The intensity of our hockeyness is not, let me be clear, related to any paternity suits: Peterborough has never been and will never be one of those feisty strivers — hey there, Déline, N.W.T. — trying to convince itself that the game was born there. And it’s not as though we can claim any statistical advantage, in terms of how many homegrown players we’ve sent to the NHL: other mid-sized places have sent more, Sudbury, for example, with 64, or Kingston, 51. (Not that we’re not proud of our 38, because we are, very much so.) Nor have we tried — or at least, we haven’t tried too hard — to brand ourselves as the world’s capital of hockey based on — gross municipal hockey spirit? — the way Warroad, Minnesota, has, or Detroit, both of which have declared themselves Hockeytowns. (Warroad was first, going back almost 40 years, but then Detroit, in 1996, beat them to the trademark.)

Dave Bidini had a column for a while on The New York Times’ hockey blog that bore the felicitous banner “How Flin Flon Explains The World,” which kind of comes close to what we’re talking about here. In fact, as may not be widely known, Flin Flon happens to be the Canadian town that comes second to Peterborough on the scale of inexpressible hockeyness — some say it even edges slightly ahead, at least in the category of how much fun it is to say aloud.

What Peterbragonians sometimes say is that as Fort McMurray is to Newfoundlanders working in the oilpatch, our town is to hockey. Okay, we’ve never actually said that, and it doesn’t really work, but this is, remember, a work-in-progress. As Waterloo is to formerly market-dominant smartphones? As Asbestos, Quebec is to … asbestos?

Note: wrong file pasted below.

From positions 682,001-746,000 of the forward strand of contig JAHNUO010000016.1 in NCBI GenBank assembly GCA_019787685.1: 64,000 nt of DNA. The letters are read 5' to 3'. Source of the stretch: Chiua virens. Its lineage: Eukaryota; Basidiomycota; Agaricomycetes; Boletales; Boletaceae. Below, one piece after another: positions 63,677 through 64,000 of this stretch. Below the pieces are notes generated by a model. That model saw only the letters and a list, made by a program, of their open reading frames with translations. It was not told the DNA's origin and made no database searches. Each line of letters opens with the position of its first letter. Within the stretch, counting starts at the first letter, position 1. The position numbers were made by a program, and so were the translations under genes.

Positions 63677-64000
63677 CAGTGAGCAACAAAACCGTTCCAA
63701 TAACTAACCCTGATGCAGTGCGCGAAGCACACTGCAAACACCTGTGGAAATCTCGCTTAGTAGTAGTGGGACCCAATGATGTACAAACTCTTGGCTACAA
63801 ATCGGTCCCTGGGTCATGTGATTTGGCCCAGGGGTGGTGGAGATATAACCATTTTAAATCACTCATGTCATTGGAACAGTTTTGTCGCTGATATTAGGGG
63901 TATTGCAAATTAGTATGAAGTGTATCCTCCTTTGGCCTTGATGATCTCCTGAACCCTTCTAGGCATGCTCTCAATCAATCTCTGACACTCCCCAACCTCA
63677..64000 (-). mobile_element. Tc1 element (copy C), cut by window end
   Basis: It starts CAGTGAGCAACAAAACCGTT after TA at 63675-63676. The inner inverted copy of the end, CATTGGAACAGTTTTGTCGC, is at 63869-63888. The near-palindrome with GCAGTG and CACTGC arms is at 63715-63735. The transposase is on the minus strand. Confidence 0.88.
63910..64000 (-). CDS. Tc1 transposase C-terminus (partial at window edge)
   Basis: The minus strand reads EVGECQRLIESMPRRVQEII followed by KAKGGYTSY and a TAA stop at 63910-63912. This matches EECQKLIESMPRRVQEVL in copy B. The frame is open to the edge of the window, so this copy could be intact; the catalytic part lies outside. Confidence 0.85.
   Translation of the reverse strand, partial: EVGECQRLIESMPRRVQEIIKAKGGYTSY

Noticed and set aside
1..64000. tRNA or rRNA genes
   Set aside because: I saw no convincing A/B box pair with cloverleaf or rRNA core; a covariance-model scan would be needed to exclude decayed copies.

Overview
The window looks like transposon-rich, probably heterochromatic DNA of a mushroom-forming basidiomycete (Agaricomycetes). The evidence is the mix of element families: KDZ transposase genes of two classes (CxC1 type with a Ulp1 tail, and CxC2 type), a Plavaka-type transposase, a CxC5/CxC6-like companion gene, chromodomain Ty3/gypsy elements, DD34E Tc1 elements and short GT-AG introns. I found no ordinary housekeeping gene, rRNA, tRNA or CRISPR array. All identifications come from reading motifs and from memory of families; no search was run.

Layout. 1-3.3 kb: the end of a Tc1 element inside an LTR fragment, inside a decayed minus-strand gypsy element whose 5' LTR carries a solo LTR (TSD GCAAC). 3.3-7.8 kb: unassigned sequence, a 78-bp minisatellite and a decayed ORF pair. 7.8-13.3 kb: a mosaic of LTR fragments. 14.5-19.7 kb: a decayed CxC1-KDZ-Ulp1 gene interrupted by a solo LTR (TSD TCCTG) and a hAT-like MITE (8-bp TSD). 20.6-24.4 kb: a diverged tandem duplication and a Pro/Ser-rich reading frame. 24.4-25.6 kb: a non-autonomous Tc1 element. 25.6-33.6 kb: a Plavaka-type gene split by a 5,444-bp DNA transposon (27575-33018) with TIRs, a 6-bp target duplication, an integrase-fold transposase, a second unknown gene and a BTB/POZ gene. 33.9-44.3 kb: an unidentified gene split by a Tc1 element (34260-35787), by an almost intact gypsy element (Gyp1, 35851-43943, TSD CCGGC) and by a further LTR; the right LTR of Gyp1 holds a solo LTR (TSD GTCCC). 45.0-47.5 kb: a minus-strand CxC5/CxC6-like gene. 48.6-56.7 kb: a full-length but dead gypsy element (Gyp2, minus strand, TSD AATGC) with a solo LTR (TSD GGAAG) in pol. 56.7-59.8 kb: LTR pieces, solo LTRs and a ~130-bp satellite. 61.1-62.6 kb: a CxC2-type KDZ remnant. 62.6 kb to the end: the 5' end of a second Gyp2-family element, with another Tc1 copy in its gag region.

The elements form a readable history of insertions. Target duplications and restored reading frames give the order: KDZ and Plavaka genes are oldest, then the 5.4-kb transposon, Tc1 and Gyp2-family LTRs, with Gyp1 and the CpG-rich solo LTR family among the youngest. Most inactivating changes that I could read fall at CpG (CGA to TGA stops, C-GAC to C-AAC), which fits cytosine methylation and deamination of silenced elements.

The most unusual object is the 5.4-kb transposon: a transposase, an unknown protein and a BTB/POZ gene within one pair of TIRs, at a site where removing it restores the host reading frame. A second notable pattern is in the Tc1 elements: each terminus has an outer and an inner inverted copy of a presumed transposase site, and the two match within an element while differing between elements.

Maybe Ron MacLean is the man we need to help us with our message. He’s not from here, of course, but browsing this morning’s Peterborough Examiner, I see they’ve got him musing on what’s in store for the weekend. “It’s a salute to Peterborough,” he tells the paper’s Dale Clifford. “I have been told if you love hockey, there is no better place to be. It’s mythical. A lot of great names have gone through here and they have shown a kind of decency. They have been the working person’s superstar with a lot of heart. It will be a great few days and bring the rink rat out in all of us. I have enjoyed every moment of it. It has been a blessing. You never grow old and you hope it never ends.”

That’s a start. We can work with that. Will Ron have time, though, this weekend to help us explain ourselves? I can’t see it. He’s going to be busy and, plus, it’s always pretty loud where he is.

In the end, we may just have to ask you all to trust us on this: Peterborough is a hockey town unlike any other. You’ll probably get a sense of that this weekend, if you’re watching all the Peterbruffians out there on the ice by the Liftlock. Mostly, though, you’ll have to take it on faith.

The forecast is for sunshine and a low of -18.

(Photo courtesy of Opus Pro,    www.flickr.com/photos/31713683@N03/6787092721/in/photostream/)